Shrader-Weaver Woods offers a number of sites to see: old-growth forest, floodplain, successional forest, a seep spring, an 1830's-era homestead, and one of the best wildflower displays in Indiana. Though the incredible mix of wildflowers brings quite a draw, many believe that winter is the best time to visit. No matter what time of year, Shrader-Weaver Woods is certain to please.
North Central Tillplain
State Nature Preserve, 1974
National Natural Landmark, 1974
Division of Nature Preserves
Spring wildflowers include Dutchman's breeches, red trillium, nodding trillium, spring beauty, blue phlox, Solomon's seal violets, doll's eyes, Mayapples, geraniums, waterleaf and many, many more...too many to count! Of course there are other plants to admire what at the preserve. Queen of the prairie is the most striking of flowers and restoration has brought back the Michigan lily, swamp goldenrod, cup plant and several species of sedge. Skunk cabbage, golden ragwort, marsh marigold, jewelweed and blue-eyed Mary cover the forest floor. Above, the canopy is created by beech, maple, tulip, black cherry, black walnut, red elm, bur oak on twenty-eight acres of old-growth forest.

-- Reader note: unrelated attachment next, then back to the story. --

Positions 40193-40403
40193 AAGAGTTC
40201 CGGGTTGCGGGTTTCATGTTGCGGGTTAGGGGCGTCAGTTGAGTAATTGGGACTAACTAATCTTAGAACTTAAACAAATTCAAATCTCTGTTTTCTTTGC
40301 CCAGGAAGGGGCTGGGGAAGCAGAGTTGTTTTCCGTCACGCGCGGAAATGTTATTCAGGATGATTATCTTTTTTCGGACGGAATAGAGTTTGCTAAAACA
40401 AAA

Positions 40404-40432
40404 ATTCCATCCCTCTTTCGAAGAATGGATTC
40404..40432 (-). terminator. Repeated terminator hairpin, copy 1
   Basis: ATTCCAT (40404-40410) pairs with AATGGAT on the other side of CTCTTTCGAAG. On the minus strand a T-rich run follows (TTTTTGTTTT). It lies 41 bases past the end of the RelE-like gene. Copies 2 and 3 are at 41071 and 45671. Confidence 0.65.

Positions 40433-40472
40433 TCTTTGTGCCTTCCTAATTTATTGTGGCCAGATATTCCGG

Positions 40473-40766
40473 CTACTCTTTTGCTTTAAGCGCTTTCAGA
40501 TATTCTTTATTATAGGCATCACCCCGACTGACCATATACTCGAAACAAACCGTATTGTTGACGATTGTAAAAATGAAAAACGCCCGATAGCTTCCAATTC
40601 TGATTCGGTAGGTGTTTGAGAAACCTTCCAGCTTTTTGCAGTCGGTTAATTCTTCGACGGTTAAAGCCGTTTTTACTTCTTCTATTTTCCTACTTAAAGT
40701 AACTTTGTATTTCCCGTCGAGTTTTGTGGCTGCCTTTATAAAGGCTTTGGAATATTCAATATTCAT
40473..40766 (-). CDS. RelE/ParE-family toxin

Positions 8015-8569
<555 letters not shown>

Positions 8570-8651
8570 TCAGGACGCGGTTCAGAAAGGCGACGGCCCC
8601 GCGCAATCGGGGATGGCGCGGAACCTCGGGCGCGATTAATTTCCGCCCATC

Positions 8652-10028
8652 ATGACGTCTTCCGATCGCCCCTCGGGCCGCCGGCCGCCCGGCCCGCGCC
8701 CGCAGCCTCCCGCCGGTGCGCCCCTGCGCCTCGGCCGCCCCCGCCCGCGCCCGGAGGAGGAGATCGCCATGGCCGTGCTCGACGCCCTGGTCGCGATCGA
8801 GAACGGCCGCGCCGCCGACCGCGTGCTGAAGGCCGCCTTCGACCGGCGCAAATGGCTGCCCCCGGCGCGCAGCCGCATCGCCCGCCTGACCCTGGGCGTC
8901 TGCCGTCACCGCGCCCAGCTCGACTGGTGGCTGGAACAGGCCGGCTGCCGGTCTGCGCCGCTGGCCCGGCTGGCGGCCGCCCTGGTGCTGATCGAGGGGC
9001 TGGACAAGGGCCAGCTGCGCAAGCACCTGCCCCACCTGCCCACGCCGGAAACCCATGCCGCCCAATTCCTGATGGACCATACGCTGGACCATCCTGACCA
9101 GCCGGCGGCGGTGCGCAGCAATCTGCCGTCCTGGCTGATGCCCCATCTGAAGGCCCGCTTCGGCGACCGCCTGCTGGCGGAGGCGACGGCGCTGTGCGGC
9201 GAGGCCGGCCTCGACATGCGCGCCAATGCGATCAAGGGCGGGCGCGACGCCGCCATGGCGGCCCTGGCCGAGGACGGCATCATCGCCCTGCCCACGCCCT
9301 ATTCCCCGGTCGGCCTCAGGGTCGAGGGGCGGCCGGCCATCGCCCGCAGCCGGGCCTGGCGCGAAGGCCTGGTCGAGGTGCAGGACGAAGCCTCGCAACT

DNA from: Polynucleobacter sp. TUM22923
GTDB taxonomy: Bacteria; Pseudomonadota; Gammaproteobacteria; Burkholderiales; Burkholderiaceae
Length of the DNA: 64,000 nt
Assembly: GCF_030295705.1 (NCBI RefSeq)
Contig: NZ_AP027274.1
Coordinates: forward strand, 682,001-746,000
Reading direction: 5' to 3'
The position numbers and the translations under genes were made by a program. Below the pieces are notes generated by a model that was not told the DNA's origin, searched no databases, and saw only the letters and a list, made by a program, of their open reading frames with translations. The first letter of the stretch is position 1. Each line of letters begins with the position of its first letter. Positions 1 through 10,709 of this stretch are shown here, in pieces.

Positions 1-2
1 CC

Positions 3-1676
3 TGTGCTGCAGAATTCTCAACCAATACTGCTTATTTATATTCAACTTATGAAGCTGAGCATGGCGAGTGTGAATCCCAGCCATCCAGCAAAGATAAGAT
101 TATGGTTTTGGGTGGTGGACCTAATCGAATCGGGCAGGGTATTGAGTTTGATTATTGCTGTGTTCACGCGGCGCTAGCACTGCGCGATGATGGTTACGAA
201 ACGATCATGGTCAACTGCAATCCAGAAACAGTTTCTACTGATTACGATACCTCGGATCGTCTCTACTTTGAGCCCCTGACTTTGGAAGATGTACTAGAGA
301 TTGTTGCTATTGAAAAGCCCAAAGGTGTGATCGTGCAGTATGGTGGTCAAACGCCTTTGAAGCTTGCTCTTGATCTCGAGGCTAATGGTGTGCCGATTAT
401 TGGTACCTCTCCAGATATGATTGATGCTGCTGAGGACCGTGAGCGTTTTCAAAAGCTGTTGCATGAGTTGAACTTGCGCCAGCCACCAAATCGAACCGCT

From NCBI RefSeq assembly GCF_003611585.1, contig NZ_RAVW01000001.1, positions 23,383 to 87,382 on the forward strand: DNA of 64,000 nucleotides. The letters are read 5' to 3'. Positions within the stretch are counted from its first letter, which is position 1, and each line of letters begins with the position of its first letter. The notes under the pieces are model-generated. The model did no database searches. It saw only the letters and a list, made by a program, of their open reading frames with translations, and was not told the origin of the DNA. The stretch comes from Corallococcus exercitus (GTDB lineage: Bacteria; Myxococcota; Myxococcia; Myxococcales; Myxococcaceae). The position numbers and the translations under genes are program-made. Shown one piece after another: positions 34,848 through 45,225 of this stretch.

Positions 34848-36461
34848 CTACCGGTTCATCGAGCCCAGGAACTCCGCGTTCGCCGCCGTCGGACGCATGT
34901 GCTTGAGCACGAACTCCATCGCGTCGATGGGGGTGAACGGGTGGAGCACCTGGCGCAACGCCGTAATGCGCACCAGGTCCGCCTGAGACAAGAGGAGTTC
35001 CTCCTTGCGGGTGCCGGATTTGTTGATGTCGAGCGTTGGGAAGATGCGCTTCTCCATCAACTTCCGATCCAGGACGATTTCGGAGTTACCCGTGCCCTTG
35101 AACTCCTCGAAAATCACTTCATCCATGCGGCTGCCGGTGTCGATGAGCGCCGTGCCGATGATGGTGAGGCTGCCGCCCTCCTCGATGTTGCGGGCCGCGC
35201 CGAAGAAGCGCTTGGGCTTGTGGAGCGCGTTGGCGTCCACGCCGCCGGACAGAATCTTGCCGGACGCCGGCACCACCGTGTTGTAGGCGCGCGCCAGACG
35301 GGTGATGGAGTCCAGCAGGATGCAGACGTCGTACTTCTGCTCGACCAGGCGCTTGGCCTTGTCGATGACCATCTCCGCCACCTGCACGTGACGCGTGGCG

Flying across the sky or nesting in a standing dead tree could be a number of different species of birds. Barred Owls, Great Crested Flycatchers and migrant species like Cerulean Warblers, Blue-gray Gnatcatchers, Ovenbirds, Scarlet Tanagers, Baltimore Orioles, Red-eyed Vireos, Wood Thrush and Acadian Flycatchers.
Easy to moderate terrain, two looped trails through the preserve and the beauty of nature will make for a great day of hiking. Watch out for stinging nettle, the most prominent plant in the woods during the summer months.
From Bentonville, travel east on C.R. 700 N for one mile and turn right (south) on C.R. 450 W. Travel 1.75 miles to a marked parking lot on the right hand side.